The share of renewable energy sources in German gross electricity consumption reached 27.8% in 2014, up from 25.4% in 2013, the Federal Ministry for Economic Affairs and Energy announced. This is even slightly higher than the 27.3% announced by the Federal Association of the Energy and Water Industry (BDEW) in January 2015 as a preliminary figure.
For the first time more power was generated from solar, wind, hydro and biomass than from lignite, Rainer Baake, Secretary of State in the Federal Ministry of Economics, an influential aide to Minister of Economics, Siegmar Gabriel, pointed out. “The figures show that in general renewable growth occurs steadily and within the corridors laid down in the EEG (Renewable Energy Sources Act)”, Mr. Baake added.
According to Section 1 para. 2 EEG, the share of renewables in gross electricity consumption shall amount to 40 to 45% by 2025, 55 to 60% by 2035 and at least 80% by 2050. There are however certain deviations from the corridors for the individual corridors. Solar performed slower in the past leading to a reduction of the regular monthly degression of 0.5% in financial support for new plants to 0.25% (for more information, please click here). In contrast, wind power growth was stronger than planned (for more information, please see here).
In the heating sector the share of renewables remained at 9.9%, the same level as last year. Lately BDEW heavily criticised the government and the federal states for failure to find agreement on energy-efficient renovations. The association also called for a revision of the Combined Heat and Power Act (KWK-G) to provide more support for CHP plants (for more information in German, please see here).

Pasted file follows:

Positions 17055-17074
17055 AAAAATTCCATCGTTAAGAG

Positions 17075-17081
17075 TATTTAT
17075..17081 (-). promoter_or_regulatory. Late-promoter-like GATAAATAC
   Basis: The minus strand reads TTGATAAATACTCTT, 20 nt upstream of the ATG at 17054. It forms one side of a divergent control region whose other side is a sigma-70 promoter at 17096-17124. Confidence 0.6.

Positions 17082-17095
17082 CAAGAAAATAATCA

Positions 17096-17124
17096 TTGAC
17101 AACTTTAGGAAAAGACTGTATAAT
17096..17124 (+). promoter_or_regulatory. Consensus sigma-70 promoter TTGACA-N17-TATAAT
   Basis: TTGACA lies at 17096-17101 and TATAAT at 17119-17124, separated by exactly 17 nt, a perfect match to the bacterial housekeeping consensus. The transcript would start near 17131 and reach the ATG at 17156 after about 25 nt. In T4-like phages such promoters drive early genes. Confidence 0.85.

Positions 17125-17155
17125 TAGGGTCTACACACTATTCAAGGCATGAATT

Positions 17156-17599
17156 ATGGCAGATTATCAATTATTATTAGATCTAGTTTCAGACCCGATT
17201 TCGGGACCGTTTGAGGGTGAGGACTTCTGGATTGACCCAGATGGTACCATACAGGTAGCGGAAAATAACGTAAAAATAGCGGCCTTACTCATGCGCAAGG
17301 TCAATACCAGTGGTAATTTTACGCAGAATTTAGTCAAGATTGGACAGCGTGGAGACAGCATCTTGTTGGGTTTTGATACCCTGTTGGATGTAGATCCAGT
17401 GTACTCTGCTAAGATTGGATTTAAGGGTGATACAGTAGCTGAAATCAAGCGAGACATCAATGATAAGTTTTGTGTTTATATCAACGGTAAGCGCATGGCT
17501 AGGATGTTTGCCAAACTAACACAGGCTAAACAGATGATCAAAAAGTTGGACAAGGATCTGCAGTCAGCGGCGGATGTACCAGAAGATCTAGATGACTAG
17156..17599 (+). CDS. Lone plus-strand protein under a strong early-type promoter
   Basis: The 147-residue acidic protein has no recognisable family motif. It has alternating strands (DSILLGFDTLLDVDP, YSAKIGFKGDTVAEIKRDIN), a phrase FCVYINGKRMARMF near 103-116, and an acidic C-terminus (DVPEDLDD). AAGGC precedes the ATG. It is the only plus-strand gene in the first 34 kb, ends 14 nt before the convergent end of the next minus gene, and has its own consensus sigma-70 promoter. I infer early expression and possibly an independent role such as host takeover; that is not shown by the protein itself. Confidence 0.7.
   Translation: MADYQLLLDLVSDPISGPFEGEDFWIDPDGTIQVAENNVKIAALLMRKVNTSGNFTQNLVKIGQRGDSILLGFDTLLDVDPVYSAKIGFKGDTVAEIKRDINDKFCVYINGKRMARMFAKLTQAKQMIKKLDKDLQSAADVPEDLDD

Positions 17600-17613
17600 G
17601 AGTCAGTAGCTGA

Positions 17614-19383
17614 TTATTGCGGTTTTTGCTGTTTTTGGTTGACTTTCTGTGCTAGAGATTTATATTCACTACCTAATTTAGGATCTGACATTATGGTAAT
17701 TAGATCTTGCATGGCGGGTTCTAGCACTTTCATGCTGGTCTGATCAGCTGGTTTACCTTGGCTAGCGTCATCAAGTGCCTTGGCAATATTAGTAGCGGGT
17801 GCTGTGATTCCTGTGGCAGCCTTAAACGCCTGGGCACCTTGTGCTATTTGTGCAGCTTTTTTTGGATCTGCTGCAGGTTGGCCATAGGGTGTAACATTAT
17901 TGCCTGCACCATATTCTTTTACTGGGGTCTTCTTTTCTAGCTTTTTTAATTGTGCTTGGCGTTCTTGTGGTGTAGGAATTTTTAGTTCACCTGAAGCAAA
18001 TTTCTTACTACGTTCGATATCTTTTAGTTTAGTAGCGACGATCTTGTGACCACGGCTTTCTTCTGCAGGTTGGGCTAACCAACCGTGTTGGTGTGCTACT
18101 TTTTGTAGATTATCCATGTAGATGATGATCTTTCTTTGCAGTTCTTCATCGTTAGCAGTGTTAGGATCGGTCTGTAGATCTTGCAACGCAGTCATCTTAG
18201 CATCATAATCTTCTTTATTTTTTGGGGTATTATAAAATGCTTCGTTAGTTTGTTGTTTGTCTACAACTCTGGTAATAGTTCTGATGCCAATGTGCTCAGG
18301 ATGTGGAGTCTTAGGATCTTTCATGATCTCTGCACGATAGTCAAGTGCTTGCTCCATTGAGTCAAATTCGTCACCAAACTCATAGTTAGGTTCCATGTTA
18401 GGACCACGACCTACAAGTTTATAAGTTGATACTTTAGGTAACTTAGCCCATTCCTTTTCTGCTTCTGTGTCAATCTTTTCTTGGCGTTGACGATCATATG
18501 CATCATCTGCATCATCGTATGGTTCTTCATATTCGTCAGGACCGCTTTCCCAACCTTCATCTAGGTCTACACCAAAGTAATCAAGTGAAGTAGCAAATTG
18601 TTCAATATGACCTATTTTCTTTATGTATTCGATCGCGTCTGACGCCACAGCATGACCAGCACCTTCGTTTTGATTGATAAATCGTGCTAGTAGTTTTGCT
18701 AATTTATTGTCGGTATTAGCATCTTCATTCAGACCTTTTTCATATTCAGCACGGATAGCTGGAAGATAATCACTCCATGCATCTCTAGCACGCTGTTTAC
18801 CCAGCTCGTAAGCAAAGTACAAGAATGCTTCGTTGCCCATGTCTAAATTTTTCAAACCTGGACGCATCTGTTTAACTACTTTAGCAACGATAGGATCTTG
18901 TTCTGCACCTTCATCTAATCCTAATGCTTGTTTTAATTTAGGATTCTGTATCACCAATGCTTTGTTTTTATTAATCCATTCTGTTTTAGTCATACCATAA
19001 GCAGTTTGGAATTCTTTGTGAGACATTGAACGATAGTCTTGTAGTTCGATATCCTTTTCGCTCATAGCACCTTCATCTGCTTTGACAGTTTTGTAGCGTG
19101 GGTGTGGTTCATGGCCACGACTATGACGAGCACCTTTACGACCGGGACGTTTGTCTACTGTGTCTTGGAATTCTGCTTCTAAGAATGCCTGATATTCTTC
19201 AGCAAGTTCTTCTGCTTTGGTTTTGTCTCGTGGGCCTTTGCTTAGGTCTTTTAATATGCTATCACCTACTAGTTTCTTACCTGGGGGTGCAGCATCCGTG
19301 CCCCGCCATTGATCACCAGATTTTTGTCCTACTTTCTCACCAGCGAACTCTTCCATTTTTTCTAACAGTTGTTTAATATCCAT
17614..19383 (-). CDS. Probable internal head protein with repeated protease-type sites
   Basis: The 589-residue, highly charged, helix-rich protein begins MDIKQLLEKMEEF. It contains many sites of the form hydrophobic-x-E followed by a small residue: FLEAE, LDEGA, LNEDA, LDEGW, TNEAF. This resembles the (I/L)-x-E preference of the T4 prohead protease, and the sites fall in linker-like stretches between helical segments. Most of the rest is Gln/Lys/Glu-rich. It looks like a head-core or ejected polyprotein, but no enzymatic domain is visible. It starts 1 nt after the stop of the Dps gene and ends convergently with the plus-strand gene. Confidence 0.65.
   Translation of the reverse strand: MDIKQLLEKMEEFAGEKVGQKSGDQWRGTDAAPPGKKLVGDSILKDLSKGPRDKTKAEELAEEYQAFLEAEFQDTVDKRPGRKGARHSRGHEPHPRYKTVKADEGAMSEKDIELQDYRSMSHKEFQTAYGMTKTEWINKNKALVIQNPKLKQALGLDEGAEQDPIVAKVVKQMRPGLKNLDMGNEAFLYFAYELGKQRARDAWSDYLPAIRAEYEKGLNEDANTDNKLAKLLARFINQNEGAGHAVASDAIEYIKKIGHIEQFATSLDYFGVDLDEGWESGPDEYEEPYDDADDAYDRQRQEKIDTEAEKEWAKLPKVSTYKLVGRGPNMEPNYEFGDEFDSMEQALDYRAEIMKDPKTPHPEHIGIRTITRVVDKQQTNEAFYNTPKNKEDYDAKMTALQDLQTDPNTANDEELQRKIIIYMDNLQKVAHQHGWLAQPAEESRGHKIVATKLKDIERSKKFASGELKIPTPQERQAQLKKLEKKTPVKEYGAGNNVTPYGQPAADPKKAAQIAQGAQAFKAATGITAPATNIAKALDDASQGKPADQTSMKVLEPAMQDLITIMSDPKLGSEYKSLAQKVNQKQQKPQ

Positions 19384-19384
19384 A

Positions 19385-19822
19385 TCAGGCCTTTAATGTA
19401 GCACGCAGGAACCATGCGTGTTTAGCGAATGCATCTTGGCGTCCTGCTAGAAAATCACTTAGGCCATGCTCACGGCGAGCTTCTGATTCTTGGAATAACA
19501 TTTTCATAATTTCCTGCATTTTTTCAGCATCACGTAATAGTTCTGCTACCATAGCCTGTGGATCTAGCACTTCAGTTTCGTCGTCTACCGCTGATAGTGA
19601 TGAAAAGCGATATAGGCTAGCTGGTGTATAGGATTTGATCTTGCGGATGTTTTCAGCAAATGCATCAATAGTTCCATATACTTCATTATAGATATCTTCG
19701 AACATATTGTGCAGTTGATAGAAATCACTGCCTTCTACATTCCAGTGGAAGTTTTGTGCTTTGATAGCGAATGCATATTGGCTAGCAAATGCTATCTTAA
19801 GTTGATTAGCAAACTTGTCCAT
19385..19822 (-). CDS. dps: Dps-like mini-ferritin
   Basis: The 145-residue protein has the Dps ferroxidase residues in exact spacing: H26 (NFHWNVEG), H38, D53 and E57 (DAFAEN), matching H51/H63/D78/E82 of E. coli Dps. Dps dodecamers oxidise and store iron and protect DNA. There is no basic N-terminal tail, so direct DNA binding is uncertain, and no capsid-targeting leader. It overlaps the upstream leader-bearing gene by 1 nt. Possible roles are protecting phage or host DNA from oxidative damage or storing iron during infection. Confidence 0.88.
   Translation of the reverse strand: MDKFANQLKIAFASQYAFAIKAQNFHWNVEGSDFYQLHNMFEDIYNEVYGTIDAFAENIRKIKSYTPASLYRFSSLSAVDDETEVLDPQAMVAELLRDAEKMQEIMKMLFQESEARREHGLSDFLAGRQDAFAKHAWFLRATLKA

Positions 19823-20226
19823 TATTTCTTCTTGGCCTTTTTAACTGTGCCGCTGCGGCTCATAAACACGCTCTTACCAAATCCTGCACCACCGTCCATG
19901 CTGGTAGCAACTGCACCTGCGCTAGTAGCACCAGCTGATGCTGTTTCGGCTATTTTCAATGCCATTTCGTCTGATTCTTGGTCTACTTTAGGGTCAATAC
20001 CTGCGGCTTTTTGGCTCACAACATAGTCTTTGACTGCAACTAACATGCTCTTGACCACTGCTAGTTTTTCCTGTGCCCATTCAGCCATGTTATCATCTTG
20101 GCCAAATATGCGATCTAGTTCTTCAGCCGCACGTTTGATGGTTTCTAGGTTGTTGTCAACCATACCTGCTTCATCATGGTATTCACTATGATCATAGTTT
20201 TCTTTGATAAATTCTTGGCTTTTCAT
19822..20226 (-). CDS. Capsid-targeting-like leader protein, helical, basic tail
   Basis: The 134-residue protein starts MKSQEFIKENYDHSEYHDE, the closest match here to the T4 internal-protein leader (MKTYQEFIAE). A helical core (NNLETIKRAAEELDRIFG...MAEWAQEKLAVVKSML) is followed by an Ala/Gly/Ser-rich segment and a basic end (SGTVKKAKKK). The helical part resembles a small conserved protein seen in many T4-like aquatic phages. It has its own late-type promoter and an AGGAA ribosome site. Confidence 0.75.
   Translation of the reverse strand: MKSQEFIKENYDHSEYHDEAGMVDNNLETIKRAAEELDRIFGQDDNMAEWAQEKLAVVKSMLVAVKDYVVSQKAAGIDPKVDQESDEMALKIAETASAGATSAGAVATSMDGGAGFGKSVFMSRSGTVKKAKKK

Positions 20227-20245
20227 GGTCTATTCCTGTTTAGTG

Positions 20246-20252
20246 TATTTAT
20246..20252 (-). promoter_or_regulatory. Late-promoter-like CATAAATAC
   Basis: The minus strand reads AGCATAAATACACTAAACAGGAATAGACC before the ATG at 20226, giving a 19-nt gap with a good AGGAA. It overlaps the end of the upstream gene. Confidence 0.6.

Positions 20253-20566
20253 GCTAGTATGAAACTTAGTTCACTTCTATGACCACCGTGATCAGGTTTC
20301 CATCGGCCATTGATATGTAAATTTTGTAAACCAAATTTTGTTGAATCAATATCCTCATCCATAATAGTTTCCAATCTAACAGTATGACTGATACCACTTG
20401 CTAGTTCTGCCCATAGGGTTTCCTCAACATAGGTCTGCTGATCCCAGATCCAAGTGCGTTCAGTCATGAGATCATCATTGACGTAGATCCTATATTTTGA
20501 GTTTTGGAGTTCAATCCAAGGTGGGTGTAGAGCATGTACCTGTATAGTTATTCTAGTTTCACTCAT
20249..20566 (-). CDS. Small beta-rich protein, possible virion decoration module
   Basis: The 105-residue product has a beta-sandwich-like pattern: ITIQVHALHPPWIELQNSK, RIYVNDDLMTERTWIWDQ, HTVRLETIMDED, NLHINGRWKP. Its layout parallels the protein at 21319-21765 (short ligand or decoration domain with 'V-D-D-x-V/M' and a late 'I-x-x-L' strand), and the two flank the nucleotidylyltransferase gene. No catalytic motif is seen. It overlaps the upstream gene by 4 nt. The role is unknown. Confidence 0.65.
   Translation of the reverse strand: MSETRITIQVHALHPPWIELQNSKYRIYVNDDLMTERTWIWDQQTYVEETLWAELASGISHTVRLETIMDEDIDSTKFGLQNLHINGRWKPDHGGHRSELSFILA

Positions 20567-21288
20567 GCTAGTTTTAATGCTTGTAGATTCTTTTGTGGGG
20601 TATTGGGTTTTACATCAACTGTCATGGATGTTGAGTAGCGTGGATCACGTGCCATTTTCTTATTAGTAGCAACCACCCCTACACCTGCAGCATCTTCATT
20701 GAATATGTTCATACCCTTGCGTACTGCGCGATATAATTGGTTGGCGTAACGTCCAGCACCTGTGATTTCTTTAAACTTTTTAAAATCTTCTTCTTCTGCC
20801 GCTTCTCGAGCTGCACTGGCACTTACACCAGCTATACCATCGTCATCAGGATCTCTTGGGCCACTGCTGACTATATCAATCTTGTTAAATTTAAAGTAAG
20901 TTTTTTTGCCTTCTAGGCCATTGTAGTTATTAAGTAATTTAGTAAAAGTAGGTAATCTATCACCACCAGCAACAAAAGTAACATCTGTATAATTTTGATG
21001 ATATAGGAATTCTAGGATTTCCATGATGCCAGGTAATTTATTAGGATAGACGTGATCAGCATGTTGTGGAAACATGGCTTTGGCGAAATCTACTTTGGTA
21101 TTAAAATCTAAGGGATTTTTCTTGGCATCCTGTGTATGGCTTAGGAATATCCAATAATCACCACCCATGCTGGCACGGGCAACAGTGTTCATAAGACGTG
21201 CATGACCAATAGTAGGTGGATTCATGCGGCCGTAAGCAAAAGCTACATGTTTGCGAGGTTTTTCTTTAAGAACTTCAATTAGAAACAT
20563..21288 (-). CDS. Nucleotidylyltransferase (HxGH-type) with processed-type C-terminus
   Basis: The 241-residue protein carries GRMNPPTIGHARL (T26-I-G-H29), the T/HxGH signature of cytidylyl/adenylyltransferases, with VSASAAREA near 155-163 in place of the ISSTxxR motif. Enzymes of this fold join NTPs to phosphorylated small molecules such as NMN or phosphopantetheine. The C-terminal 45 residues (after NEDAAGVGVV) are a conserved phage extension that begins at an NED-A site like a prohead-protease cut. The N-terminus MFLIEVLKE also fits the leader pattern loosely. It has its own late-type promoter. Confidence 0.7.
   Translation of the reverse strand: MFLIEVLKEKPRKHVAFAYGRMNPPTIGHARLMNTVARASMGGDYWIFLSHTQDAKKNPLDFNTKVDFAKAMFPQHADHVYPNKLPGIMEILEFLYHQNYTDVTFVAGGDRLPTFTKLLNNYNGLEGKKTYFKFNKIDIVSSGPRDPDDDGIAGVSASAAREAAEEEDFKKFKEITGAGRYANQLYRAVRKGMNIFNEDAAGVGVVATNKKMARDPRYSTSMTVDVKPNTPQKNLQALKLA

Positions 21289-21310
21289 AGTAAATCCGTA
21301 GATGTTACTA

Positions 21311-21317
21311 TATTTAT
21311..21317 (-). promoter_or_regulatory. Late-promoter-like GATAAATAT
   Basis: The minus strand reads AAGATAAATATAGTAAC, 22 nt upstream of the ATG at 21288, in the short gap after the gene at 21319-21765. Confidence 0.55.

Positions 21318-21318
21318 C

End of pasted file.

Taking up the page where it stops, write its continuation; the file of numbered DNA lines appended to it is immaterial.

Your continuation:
In the transport sector the share of renewables slightly declined from 5.5% to 5.4%, mainly due to a higher consumption that could not be compensated by rising sales of biodiesel and biomethan (bioethanol sales even declined by 3.3%). The number of registered electric cars rose from 12,156 in 2013 to 18,948 in 2014, but is still far from the government’s goal of having 1 million electric cars on German roads by 2020.
Detailed data by the Working Group on Renewable Energy Statistics (AGEE-Stat) can be downloaded at www.bmwi.de und www.erneuerbare-energien.de.
Source: Federal Ministry for Economic Affairs and Energy
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